Community pubs have weathered Covid storm – but it’s not over yet

No community pubs were lost last year – and 13 new ones began trading – but a hard-hit hospitality industry is calling for more support

The Covid-19 pandemic and the lockdown measures taken against it have ravaged the UK hospitality sector, with a reported 6,000 licensed premises going to the wall last year.

One positive note is that the community pubs sector has so far seen no losses – and last year actually welcomed 13 new members to its ranks. But James Alcock, chief executive of Plunkett Foundation, the charity for rural community businesses, warns there is more damage to come without government intervention.

“It’s pretty grim for the hospitality sector,” he said. “We’re very sympathetic to the loss of hospitality sector businesses across the spectrum. The huge closures are not being met by adequate government interventions which is a shame. We’re working with the pub industry as a whole to make recommendations for what is needed.”

So far, says Mr Alcock, the community pub sector is bearing up, with 60% of its pubs staying open by offering takeaway sales.

“The main reason was to maintain their other volunteer aspects, to support the local community; they ran volunteer car schemes to get shopping to people, they set up shops and distribution, they checked in on isolated and elderly people.”

With most pubs forced to lock their doors through the current lockdown, the community sector is in “a more fortunate position, with patient capital running through the business,” he said.

For tenanted pubs, community owners are happy to pause rent payments, while lenders like Co-op and Community Finance have offered payment holidays.

Related: Community businesses look to branch out after Covid-19

Even so, Mr Alcock is not sure how long these businesses can survive a lasting lockdown, and Plunkett “will be continuing to fight for restrictions to be lifted where it’s safe to do so”.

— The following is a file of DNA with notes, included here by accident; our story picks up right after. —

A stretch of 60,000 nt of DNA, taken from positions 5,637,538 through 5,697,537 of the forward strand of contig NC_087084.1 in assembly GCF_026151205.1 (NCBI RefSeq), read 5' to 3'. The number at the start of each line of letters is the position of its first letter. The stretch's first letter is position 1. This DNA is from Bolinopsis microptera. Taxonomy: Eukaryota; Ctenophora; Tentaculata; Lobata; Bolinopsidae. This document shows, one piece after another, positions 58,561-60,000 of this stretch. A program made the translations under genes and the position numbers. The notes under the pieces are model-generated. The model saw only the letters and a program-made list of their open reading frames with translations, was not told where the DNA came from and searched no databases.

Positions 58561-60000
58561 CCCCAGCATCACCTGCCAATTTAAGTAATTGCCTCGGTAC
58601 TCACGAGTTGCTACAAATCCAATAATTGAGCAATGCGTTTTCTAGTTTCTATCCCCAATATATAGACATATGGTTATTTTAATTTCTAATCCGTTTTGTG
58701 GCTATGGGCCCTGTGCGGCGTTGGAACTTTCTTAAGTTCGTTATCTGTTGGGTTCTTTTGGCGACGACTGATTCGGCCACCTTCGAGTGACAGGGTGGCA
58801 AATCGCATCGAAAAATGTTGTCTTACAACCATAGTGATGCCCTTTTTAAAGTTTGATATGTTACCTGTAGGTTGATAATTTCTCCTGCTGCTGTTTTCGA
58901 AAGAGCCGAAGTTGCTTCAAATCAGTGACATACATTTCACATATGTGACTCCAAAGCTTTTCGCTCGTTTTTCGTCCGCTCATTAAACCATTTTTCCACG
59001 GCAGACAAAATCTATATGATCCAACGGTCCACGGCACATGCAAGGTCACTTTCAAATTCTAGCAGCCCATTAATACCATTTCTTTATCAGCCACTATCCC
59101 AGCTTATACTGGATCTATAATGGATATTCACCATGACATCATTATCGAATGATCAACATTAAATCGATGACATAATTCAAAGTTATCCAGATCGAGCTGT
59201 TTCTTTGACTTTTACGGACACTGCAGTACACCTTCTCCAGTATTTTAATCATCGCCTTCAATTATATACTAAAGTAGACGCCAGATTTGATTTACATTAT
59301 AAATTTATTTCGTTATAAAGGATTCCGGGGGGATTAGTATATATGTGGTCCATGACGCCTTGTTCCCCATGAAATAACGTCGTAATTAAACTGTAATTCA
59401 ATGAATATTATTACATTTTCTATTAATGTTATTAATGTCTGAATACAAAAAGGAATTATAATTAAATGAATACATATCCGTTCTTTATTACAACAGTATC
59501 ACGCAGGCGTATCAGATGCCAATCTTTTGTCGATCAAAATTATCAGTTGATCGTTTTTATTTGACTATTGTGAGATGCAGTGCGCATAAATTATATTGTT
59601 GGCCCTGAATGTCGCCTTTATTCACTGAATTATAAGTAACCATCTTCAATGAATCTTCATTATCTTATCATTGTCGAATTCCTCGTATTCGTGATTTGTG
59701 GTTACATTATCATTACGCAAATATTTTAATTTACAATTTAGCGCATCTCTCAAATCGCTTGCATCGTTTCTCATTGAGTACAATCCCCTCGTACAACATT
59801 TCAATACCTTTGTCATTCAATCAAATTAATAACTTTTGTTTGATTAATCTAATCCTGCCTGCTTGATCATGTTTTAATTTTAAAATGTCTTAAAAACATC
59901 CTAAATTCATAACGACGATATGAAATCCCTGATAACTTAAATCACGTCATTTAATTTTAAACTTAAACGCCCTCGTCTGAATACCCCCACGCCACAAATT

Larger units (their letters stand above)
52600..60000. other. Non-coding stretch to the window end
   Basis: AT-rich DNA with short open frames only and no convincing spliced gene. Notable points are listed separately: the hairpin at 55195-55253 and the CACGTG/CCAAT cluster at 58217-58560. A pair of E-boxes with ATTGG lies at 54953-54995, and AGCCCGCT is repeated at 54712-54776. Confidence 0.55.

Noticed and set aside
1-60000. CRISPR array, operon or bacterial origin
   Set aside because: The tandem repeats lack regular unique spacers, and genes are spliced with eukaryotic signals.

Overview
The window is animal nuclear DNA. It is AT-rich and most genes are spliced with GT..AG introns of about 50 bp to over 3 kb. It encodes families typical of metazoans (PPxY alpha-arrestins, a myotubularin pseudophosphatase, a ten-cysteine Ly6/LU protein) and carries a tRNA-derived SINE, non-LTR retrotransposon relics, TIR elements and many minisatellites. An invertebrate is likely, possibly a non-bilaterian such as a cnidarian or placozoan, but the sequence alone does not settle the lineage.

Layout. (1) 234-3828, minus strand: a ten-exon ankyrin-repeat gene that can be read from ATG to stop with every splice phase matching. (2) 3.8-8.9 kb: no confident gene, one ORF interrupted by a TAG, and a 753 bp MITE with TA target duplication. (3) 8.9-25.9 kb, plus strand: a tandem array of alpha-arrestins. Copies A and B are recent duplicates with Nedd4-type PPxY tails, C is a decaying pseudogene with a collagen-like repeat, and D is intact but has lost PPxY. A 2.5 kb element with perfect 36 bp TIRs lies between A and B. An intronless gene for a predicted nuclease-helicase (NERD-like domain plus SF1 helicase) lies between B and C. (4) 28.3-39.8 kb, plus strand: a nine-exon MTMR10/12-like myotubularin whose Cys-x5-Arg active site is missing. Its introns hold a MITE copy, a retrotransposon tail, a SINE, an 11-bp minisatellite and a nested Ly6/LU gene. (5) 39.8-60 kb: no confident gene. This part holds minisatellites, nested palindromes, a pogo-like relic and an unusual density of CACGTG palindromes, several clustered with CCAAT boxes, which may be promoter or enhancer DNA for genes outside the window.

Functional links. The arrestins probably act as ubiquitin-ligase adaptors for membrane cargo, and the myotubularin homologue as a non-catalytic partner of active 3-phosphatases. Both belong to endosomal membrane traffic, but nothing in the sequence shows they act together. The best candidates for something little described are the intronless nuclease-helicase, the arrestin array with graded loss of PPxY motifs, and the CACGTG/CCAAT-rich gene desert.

Meanwhile there has been a huge increase in interest in community ownership. Existing community pubs have come to Plunkett looking for help setting up additional community services, says Mr Alcock. The organisation has also been giving them advice on how to put government guidance in place and hold AGMs. 

From outside the sector, there has been a 50% increased in inquries from
new businesses looking to set up community pubs. Mr Alcock notes this comes alongside a 50% increase in the rate of closure in the commercial pub sector.

In response, he says Plunkett has made a 100% increase in days of support it allocates to new and existing groups.

Related: Survey finds UK shoppers trust co-ops more than private businesses

“We expect to be busy in 2021 allocating support to businesses,” he said.
“To this point, we’ve not seen any pubs forced to permanently close. It comes back to that co-op business model and having that inherent resilience in that model.

“We’re working with 25 new groups in the pipeline, and during 2020 we supported 13 new pubs through the opening process – it shows a sense of confidence and belief in the co-op model.” 

But while this is good news, he warns: “Watch this space – there is only so long a business can continue without being able to trade; the sector has missed important business periods, Chrismas and bank holidays.”

In terms of government support, Mr Alcock says the community sector is faring no worse than the rest of the industry but “the hospitality sector is losing out full stop.

“Compensation measures are not sufficient for the level of loss that is occurring. Smaller independent pubs and rural pubs in particular, and pubs on the urban fringes and suburbs, are at risk of losing out with the number of closures we’re seeing,

“If there isn’t support, if communities not helped to save them, they’re lost for good. In terms of deprived urban areas or market towns, the pub might be the last surviving asset for a community. If a pub closes in a city centre it’s sad but people have other places to meet and find support.

“There really does need to be more support to enable communities to save those assets.”

To make life harder, the More Than a Pub scheme – operated by Power to Change – closes at the end of March. “It’s been a wonderful scheme,“ says Mr Alcock, “Power to Change have supported two iterations and have done a lot but it’s not in their business plan to extend it.

“Beyond that, Plunkett will be supporting pubs as much as we can – we’re looking to new funders to try to get new finance.”

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